Asbestos compensation in England
The relationship between England and asbestos compensation is a long and difficult one. One of the countries that made use of asbestos in the late nineteenth century, England is the first country in which asbestos toxicity was recorded. In 1898, the Factory Inspectorate listed asbestos production among occupations that were deemed to be “unhealthy or dangerous.”1 The first cases of asbestosis were recorded by English doctors in 1910, in conjunction with the death of a 33-year-old who had worked in the carding room of an asbestos factory for ten years prior to his admission to hospital, and in 1924, after the death of a woman in her thirties who had worked in asbestos factories since the age of 13.2 The legacy of asbestos use is tragic indeed. England has one of the highest rates of asbestos diseases among industrialized nations. A person dies every five minutes of mesothelioma. The number of annual cases of mesothelioma is elevated and on the rise. Since 1968, the year in which the British Mesothelioma Register was established, mesothelioma deaths have risen rapidly, with deaths in 2001 12 times higher than in 1968.3 By 2050, there will have been approximately 90,000 deaths from mesothelioma in Great Britain, 65,000 occurring after 2001.4 Asbestos disease is distributed in many parts of the country, in urban and coastal communities, in blue collar and white collar workers, in England as well as in all other regions of the United Kingdom.
England was also the first in the world to recognize, in 1931, asbestos as an occupational hazard and grant compensation to victims of asbestosis. Since 1931, asbestosis has been part of asbestos compensation in England. All subsequent major reforms have never touched compensation eligibility for this disease. Administrative compensation for asbestos disease expanded in the aftermath of World War II as medical evidence of asbestos toxicity extended to mesothelioma and lung cancer. These diseases become liable for compensation under the umbrella of the Industrial Injuries Disability Benefit (IIDB), the English system of workers’ compensation, which was created as part of the establishment of the welfare state.5 After decades of experience with the legal implication of asbestos toxicity, England now has rather stable although partially contested mechanisms of asbestos compensation which involve a mix of payments from the IIDB, ad hoc schemes, and litigation.6
The IIDB, which is currently paid to victims with asbestosis, mesothelioma, lung cancer with pleural thickening or with asbestosis, or bilateral diffuse pleural thickening who developed the disease because of occupational exposure to asbestos, has been traditionally the cornerstone of English asbestos compensation in England because its payments have been an important source of compensation for victims of occupational exposure, its expansion a pressing matter for asbestos victims’ advocates, and its award a precondition for victims to access to courts. Although in recent years its importance has somewhat decreased (primarily because asbestos victims have access to alternatives to fund litigation and because a growing number of victims are not eligible to receive it because their exposure was not occupational), I will start the discussion of asbestos compensation in England from the IIDB. The IIDB has in fact played a central role in the development of asbestos compensation in England. Since claim consciousness and litigation management strategies rose in its shadow, administrative compensation occupies a key role in asbestos compensation. I will then look at the emergence of personal injury litigation and at other sources of compensation for asbestos victims. The unique blend of administrative compensation and litigation makes England an interesting case study of asbestos compensation compared with Continental Europe and the United States.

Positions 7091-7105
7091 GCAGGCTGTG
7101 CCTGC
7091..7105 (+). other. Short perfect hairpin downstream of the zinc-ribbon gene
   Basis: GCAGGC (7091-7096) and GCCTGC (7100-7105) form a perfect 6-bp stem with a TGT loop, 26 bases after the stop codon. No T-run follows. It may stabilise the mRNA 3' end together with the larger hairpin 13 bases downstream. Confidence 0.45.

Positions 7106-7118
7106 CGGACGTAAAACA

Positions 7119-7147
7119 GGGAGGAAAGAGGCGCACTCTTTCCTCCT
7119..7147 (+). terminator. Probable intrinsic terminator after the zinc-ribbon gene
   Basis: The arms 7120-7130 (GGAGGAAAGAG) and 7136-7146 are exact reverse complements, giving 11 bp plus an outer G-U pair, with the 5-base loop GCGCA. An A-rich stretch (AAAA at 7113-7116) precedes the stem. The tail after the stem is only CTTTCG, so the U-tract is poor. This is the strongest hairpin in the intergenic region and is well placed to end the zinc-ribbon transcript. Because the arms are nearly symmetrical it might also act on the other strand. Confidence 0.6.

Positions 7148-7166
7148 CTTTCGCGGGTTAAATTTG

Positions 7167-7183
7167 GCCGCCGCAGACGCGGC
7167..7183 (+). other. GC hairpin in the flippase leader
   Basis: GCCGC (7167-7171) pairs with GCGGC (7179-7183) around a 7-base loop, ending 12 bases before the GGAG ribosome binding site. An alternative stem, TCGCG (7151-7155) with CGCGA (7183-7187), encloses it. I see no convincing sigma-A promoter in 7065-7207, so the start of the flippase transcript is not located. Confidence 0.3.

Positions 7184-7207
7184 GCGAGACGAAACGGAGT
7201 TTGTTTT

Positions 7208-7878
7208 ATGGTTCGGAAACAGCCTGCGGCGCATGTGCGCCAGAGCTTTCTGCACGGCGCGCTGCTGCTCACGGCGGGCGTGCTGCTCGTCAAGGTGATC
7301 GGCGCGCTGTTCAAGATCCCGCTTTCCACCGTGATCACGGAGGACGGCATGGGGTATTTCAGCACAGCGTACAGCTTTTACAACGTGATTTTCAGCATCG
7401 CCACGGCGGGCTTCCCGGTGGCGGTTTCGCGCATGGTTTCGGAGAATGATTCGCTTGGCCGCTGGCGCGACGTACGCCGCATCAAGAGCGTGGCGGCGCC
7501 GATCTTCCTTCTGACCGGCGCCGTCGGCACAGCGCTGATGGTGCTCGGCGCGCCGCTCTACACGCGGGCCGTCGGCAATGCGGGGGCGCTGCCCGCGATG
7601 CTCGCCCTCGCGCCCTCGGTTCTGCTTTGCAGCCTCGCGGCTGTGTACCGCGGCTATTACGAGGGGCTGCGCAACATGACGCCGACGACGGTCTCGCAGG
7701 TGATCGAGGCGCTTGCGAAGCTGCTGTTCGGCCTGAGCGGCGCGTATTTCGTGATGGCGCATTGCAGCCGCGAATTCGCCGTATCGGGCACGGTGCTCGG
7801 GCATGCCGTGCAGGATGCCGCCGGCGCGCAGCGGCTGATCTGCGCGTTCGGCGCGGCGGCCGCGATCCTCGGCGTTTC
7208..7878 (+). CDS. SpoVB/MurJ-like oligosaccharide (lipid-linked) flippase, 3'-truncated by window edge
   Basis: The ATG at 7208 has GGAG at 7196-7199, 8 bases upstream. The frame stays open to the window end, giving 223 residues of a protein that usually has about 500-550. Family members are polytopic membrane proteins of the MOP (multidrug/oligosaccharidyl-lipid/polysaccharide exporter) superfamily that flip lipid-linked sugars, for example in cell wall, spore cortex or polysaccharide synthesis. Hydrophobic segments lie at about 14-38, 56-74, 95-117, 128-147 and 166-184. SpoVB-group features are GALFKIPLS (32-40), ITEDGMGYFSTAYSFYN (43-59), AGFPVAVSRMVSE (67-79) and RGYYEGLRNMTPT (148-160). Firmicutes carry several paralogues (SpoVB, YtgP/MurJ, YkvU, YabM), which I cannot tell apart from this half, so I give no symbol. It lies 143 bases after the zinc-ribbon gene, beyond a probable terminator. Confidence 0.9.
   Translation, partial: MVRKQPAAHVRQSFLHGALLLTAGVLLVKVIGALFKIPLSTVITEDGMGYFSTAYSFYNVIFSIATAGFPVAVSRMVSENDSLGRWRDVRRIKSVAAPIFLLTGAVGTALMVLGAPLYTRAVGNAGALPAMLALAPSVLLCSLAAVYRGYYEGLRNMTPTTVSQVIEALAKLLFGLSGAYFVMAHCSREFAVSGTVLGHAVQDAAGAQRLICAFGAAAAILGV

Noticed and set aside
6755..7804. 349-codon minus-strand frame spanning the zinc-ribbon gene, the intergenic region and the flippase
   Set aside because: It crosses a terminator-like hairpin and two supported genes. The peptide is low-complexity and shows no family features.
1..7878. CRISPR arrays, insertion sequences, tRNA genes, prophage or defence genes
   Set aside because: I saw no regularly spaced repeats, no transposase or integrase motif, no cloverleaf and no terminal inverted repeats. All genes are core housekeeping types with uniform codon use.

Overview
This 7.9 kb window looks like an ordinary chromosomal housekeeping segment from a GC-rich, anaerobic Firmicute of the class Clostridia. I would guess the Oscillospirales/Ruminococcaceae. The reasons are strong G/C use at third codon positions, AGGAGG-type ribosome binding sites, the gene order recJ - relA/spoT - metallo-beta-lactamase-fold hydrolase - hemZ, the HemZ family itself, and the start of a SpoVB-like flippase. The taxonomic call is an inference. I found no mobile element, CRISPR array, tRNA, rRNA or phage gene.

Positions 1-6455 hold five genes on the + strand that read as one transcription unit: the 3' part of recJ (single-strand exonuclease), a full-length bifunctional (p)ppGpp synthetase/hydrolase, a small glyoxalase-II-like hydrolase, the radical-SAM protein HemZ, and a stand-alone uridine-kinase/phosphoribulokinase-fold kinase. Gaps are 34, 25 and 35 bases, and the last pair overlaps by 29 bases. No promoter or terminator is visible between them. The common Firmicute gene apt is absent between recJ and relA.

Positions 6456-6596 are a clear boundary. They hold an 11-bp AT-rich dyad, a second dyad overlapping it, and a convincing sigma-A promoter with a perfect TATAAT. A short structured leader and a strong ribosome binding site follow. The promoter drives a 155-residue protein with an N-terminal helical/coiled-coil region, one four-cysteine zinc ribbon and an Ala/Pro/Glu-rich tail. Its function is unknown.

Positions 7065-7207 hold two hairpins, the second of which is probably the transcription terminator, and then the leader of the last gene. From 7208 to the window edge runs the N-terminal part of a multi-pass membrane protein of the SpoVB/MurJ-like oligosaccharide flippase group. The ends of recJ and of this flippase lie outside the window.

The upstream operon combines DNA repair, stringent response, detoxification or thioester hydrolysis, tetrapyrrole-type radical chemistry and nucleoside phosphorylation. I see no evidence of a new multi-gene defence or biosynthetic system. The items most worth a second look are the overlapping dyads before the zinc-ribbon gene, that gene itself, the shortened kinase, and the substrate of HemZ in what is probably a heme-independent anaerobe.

The Industrial Injuries Disability Benefit (IIDB)
English law has recognized asbestos toxicity and compensation for asbestosis since 1931.7 It is after World War II however that workers’ compensation became more widely used by asbestos victims. The causal link between asbestos and cancers was established only in the 1950s and 1960s. By then, the newly established IIDB had become an integral part of the welfare state established in the late 1940s. The footprint of its architecture was based on the 1897 and 1931 regulations. However, after World War II a broad set of welfare interventions were implemented and workers’ compensation was absorbed by the nascent welfare state. This new democratic project in which the state guaranteed a social safety net was inspired by an influential report authored by Sir William Beveridge in 1942.8
The decades that followed the Beveridge Report of 1948 saw the emergence of “a bewildering variety of benefits within the British social security scheme for people who are unable to work because of illness.”9 This wide range of social security benefits has undergone significant reforms since the 1940s resulting in asbestos victims’ eligibility to receive a variety of benefits connected to the illness and inability to work. Welfare benefits, including IIDB, are reformed, transformed, and reformed again very often. In fact, one of the challenges that I have experienced in writing this book relates to perennial, subtle change in social security laws in England. Proposals for reform are routinely put forward by newly elected politicians, and some make it as far as becoming law thus altering the status quo of social benefit entitlements. England in particular seems prone to instability in this area as echoes of the tormented political life of social security with British people conflicted between the civility of an entitlement society and the reality of its cost. Indeed the cost of the system for English taxpayers is substantial. In contrast, several other European countries mandate that employers periodically pay a premium. IIDB and other social benefits are noncontributory, that is, neither workers nor their employers are required to make contributions. Originally benefits under the IIDB scheme were paid out of the Industrial Injuries Fund, a fund financed by contributions from employers and employees. The Industrial Injuries Fund was then abolished, and liabilities were transferred in 1990 to the National Insurance Fund. In 1993, Wikeley noted that social security was the “largest element in the government’s public expenditure program, accounting for 29 percent of planned government spending.”10 The general taxation funds the system.11 The IIDB is a non-means-tested benefit, that is, the earnings or other income of the asbestos victims affects neither the claimant’s eligibility nor the amount awarded. The benefit is not taxable unless it is received by the surviving spouse or other third parties.